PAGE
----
September 07, 2012 01:36 AM
By Osama Habib

BEIRUT: Lebanon may have more offshore natural gas deposits than Cyprus and Syria, based on a recent 3-D seismic survey, the CEO of Norway-based Spectrum Company said Thursday.

“My humble opinion based on the data that I have is that there is greater potential [for natural gas] offshore Lebanon than offshore Cyprus and offshore Syria,” David Rowlands told The Daily Star over the telephone.

He added that the Levantine basin offshore Lebanon was more perceptive than offshore Cyprus and Syria.

These results, Rowlands stressed, were based on data gathered from Lebanon, Cyprus and Syria by Spectrum and its partner Dolphin Geophysical, which is surveying the Lebanese coast with its high-capacity seismic vessel, M/V Polar Duke.

“We compared the data of offshore Lebanon with the data of offshore Cyprus and Syria.”

But Rowlands declined to compare the potential size of Lebanon’s natural gas to Israel.

M/V Polar Duke has been surveying the Lebanese coast since last Sunday and the initial results, according to officials in the company, were more than encouraging.

“As of this morning, the Polar Duke has acquired 650 square kilometers off the Lebanese coast. The productivity of the vessel is excellent and much better than average,” Rowlands explained.

He added that normally a 3-D vessel acquired about 50 km each day but Polar Duke was averaging 85 km each day off the Lebanese coast.

“We have achieved this result because the sea is very calm so the productivity is excellent,” the CEO said.

Rowlands added that processing this data would not be completed until January 2013.

“The processing of the data will be then done onshore. The early results have shown us structure which has never been seen before. The geological structures are favorable for accumulation of gas and this has never been seen before at this early stage,” Rowlands said.

He added that the area which the vessel was surveying was 3,000 square km in the southwest offshore Lebanon.

Rowlands stressed that the prospects of finding oil off the Lebanese coast were good but noted that gas was still more favorable.

He added that many of the energy companies that were waiting for the bidding for gas to start were very frustrated by the government’s inability to name the six members for the Petroleum Committee which would oversee the issuance of the licenses.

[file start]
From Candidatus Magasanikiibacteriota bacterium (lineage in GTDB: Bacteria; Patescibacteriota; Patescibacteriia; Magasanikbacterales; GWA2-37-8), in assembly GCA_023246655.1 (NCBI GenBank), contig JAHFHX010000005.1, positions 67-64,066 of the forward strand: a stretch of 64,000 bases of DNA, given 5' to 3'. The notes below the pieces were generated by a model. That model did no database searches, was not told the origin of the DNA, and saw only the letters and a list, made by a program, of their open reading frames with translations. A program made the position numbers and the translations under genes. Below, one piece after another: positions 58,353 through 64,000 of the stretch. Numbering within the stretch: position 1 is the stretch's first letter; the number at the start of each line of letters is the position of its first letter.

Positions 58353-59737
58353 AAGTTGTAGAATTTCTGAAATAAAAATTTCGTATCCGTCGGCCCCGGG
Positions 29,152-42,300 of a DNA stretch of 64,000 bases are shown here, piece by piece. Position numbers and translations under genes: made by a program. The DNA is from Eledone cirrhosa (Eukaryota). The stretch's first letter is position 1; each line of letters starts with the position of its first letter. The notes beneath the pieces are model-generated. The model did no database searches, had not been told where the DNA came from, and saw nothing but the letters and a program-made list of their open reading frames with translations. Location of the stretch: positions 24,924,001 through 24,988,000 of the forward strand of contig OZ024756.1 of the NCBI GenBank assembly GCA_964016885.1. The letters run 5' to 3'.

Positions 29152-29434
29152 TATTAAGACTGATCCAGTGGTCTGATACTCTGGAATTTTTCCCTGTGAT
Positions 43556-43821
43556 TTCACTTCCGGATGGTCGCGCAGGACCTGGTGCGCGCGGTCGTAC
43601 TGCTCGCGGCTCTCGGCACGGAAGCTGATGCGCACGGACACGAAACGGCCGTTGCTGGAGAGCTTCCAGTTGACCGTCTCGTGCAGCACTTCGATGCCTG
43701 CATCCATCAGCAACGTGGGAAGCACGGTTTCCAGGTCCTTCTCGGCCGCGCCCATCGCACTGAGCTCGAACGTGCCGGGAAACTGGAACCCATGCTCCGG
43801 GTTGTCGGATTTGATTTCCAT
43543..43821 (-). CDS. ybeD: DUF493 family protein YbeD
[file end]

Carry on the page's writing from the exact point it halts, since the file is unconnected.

“It is vitally important that the Lebanese government announce the petroleum administration so it can do its work and announce the opening of the first license. I talked to foreign oil companies and I can tell you that they are frustrated by the delay in appointing members of the administration.”

The Cabinet has failed to name the six members amid signs of deep differences between some ministers over who should be in the administration.

Energy and Water Minister Gebran Bassil said earlier that 26 foreign companies have expressed interest in exploring gas and oil off the Lebanese coast.

“Some of the companies interested in exploring gas in Lebanon are following the politics in the country. Frustration is an understatement because the oil companies are very disappointed,” Rowlands said.

He added that the companies would be invited to bid for what is termed as “acreage” offshore Lebanon.

“Offshore Lebanon is a 22,000-square-km zone and the bidding companies will bid for blocs in this zone. The foreign oil companies will make the investment and drill the well. The Lebanese government will not pay anything because the foreign firms will make this investment,” Rowlands said.

A version of this article appeared in the print edition of The Daily Star on September 07, 2012, on page 1.

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